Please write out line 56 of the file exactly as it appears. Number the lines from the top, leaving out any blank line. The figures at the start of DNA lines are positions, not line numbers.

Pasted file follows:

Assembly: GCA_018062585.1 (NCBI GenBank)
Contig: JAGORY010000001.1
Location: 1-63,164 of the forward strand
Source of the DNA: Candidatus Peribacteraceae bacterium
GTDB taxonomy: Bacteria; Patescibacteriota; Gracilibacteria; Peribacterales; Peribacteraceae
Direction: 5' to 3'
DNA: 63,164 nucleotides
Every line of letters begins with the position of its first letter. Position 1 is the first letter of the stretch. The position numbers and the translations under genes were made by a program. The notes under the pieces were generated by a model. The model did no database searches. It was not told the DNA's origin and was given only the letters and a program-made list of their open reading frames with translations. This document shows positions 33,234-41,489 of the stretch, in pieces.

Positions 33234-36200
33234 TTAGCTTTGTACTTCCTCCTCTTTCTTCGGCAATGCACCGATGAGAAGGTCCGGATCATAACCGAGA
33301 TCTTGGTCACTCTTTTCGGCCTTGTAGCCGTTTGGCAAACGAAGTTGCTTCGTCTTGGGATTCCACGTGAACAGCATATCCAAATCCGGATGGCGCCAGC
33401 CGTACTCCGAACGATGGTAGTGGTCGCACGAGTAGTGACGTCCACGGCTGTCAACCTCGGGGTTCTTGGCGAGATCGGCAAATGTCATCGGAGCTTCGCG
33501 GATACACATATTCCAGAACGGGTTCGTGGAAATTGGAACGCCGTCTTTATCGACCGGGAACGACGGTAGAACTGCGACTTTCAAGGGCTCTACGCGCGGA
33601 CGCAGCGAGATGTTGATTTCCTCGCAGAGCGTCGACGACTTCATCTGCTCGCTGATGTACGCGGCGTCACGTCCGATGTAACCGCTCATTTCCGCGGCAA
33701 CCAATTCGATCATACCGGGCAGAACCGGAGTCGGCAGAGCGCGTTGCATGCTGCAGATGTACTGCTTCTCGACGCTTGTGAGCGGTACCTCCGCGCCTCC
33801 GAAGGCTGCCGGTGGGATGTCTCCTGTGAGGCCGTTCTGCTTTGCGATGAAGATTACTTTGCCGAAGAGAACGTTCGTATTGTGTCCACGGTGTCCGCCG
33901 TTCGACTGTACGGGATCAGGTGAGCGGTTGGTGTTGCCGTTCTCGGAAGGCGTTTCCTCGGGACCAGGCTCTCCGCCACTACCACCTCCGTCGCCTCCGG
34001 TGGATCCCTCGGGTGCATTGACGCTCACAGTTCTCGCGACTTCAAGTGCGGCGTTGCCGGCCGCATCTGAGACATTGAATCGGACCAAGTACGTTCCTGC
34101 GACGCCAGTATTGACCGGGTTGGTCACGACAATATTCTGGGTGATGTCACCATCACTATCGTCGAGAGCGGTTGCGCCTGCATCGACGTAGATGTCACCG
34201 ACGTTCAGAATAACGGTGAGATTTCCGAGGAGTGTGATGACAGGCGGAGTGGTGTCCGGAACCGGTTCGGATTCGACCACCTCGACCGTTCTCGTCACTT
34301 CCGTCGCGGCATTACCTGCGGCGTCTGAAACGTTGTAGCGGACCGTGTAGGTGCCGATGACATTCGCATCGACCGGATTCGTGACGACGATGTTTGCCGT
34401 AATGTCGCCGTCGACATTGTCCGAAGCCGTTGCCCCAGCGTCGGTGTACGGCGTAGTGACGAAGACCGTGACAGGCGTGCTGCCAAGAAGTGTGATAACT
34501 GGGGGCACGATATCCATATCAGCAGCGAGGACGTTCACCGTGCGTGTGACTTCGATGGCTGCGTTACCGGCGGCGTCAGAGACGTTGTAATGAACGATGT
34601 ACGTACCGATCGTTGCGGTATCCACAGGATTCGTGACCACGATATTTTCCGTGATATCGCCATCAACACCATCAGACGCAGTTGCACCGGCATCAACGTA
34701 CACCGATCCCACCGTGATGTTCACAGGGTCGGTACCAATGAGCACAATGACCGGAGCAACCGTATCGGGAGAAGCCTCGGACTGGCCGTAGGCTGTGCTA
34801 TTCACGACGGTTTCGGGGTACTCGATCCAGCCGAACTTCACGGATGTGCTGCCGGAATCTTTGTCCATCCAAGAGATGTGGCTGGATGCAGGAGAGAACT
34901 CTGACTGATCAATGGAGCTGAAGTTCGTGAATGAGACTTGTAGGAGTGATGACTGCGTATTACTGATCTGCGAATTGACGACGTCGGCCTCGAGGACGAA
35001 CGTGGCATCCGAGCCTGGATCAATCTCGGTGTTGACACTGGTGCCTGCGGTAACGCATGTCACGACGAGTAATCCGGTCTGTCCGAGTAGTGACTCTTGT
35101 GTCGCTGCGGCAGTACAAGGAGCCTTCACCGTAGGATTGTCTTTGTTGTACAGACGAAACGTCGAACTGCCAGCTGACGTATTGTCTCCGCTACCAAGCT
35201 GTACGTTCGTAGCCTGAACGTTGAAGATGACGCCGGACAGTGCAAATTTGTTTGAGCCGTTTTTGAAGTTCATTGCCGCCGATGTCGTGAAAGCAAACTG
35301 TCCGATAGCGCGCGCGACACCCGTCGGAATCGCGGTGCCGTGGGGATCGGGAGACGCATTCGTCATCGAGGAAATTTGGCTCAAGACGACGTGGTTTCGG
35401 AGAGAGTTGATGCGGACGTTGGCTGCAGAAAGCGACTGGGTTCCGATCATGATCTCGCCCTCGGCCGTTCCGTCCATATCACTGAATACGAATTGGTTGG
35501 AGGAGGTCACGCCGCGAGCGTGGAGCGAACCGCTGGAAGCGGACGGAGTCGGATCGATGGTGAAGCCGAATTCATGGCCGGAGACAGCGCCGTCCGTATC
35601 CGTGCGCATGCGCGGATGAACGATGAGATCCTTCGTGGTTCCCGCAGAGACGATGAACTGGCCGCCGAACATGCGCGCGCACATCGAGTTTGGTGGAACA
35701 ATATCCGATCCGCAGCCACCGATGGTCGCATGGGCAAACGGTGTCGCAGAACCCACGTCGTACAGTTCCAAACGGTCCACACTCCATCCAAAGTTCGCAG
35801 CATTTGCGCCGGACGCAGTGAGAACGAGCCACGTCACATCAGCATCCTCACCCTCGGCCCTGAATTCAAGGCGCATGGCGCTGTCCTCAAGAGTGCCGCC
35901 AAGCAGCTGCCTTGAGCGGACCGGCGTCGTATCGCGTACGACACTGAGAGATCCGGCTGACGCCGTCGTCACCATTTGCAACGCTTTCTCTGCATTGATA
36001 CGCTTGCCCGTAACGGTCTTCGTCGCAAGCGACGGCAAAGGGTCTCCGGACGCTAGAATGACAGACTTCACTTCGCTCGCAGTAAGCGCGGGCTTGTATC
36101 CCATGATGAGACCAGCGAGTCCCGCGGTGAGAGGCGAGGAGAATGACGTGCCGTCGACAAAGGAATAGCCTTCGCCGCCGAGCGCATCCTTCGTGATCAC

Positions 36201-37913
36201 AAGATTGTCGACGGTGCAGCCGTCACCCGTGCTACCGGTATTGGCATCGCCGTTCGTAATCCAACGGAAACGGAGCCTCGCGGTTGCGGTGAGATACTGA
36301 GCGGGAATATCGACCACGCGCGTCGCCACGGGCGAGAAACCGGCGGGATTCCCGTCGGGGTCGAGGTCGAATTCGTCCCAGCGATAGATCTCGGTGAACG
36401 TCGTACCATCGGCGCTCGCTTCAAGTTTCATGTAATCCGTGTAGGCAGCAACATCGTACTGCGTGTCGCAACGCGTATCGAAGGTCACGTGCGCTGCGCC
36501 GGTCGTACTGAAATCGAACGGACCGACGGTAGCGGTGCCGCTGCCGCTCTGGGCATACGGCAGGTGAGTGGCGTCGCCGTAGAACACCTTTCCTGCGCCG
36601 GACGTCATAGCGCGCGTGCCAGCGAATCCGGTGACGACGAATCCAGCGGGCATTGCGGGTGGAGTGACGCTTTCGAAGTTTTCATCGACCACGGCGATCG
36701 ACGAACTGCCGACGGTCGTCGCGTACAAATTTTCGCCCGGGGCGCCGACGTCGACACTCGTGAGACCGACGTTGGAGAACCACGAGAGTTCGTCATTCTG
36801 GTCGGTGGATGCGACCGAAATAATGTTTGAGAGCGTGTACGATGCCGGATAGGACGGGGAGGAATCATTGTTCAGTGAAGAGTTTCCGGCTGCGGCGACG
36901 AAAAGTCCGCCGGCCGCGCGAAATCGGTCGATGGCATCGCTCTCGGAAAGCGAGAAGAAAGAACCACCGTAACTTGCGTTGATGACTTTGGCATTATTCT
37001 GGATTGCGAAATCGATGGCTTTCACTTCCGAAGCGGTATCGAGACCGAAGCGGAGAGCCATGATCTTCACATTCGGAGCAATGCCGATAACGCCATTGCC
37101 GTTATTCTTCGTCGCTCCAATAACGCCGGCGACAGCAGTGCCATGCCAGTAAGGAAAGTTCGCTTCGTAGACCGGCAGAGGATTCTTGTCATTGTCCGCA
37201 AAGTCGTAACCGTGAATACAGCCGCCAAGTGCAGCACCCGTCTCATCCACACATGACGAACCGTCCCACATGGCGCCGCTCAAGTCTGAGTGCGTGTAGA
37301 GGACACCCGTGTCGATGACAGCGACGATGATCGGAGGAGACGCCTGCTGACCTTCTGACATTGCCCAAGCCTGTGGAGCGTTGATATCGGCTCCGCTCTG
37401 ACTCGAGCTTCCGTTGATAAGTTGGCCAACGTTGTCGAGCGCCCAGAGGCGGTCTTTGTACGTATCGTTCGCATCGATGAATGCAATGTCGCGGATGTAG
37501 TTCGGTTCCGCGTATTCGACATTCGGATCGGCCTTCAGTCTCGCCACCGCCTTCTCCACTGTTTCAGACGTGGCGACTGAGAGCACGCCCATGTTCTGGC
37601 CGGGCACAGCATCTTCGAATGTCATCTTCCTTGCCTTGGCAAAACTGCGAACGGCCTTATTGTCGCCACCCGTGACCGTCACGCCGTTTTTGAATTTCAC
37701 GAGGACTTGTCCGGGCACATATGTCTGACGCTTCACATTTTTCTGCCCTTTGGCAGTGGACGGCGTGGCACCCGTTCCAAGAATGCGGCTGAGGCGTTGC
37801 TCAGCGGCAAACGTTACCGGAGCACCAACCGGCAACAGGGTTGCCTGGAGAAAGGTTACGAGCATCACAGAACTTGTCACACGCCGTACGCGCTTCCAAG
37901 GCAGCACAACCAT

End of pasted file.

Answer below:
37701 GAGGACTTGTCCGGGCACATATGTCTGACGCTTCACATTTTTCTGCCCTTTGGCAGTGGACGGCGTGGCACCCGTTCCAAGAATGCGGCTGAGGCGTTGC